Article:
28 April 2017

Pierre Combescot: Les Filles du Calvaire (1991)

Pierre Combesot's Les Filles du Calvaire (winner of the Prix Goncourt in 1991, the year of publication) weighs in at four or five hundred pages, depending on the edition. It's in a sense a modern re-working of a nineteenth century novel, filled with many characters, impossible to sum up in terms of plot in a few paragraphs, more Zola than Balzac, although with many digressions, leaps back into time, covering around fifty years of the first part of the twentieth century.

Les Filles du Calvaire is the name of a (real and still extant) métro station opposite the Cirque d'hiver, and close by there's an imaginary café, les Trapézistes, where the central character Madame Maud (formerly the Jewish Rachel Aboulafia, with great exotically-stockinged legs) presides over a group of circus performing clients, freaks (if I can still use that word without being condemned for political incorrectness), pimps, prostitutes (both male and female), crooks, nude dancers, etc.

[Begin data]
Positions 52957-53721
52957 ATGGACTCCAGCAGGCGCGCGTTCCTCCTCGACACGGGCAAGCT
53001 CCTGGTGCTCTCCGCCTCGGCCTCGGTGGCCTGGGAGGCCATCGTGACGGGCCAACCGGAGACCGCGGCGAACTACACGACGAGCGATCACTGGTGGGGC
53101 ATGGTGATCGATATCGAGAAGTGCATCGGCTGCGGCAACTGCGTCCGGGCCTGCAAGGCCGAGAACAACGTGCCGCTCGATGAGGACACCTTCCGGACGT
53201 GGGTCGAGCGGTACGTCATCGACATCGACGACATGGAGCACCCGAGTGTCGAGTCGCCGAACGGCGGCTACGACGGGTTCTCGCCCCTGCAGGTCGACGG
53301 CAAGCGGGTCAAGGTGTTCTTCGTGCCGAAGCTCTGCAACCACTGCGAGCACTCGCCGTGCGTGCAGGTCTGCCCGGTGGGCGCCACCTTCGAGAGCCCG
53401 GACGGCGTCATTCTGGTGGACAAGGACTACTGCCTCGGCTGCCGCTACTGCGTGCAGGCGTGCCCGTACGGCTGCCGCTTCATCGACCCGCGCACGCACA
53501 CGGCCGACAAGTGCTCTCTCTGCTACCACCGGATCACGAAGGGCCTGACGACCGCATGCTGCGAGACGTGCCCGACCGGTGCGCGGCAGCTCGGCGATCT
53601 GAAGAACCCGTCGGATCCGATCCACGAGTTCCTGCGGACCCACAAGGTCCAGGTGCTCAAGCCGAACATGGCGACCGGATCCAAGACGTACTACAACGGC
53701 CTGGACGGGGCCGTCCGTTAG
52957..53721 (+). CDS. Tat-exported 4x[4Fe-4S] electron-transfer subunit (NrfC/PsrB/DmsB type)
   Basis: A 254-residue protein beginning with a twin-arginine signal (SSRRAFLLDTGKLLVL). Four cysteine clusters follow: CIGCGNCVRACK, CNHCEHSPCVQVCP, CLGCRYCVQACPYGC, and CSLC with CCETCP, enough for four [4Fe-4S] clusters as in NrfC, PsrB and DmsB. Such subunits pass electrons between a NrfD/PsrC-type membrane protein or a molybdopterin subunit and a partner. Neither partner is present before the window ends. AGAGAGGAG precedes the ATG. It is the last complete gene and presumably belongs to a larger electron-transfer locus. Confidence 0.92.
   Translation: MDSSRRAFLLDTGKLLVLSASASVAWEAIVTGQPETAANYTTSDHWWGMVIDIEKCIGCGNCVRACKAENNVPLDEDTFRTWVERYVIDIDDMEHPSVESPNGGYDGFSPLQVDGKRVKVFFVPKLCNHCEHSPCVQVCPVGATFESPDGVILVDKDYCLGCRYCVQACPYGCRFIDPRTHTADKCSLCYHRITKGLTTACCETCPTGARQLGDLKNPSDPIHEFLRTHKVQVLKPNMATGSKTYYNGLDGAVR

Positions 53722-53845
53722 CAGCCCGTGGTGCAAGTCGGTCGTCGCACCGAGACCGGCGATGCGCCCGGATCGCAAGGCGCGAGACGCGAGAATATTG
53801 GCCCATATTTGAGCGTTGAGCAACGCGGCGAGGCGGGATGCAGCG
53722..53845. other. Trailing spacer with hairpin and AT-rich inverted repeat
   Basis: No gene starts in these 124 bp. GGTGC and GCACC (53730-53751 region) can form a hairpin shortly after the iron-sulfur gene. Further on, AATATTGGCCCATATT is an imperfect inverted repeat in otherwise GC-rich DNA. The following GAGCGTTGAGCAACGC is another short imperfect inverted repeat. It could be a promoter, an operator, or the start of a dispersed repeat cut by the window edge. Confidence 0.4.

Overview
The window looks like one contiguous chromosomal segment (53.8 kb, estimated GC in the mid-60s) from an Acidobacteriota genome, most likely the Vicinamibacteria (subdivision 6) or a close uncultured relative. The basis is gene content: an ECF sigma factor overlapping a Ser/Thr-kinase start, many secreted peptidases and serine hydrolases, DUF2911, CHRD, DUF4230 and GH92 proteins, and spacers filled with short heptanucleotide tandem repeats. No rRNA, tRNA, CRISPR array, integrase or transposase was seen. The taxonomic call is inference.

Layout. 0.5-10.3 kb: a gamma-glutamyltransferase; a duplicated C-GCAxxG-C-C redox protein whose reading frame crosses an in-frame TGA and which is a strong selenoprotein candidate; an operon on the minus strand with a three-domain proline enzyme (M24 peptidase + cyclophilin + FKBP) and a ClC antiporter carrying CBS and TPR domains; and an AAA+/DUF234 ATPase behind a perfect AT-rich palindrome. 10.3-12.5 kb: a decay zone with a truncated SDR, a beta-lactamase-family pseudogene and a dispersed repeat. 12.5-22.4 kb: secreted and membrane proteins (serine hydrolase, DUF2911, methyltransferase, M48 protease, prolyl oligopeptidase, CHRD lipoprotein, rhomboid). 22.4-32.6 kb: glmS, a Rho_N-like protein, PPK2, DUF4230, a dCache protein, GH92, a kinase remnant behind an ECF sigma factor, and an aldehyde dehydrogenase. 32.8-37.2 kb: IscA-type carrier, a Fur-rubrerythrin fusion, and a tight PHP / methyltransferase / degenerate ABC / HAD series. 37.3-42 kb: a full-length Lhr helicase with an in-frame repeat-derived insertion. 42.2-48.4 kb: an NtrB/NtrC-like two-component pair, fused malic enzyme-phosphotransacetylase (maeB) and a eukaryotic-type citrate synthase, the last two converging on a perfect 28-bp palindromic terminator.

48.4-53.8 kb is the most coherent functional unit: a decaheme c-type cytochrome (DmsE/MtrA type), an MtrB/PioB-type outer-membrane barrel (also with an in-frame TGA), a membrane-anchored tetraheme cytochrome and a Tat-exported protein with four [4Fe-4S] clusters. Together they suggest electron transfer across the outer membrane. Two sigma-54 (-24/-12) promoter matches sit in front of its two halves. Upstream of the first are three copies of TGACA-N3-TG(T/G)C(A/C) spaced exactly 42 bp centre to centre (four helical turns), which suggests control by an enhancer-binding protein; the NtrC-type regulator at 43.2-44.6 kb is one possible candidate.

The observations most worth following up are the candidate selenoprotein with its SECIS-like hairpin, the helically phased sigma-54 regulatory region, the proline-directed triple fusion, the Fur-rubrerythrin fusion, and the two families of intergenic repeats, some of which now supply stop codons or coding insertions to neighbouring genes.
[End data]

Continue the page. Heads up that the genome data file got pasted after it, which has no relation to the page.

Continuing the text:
We whizz back to Rachel's parents and grandparents, from Tunisia to PACA, then onto Nazi Paris and after, all of this in a slang which many might find difficult to cope with, hence the paucity of reviews of the book. The Jewish mythological figure Litith? Certainly she's there in prominence. Translation of this book into English? I can't see one, although that might in many respects be a positive because I hate to think of the mess that could be made of this amazing book.

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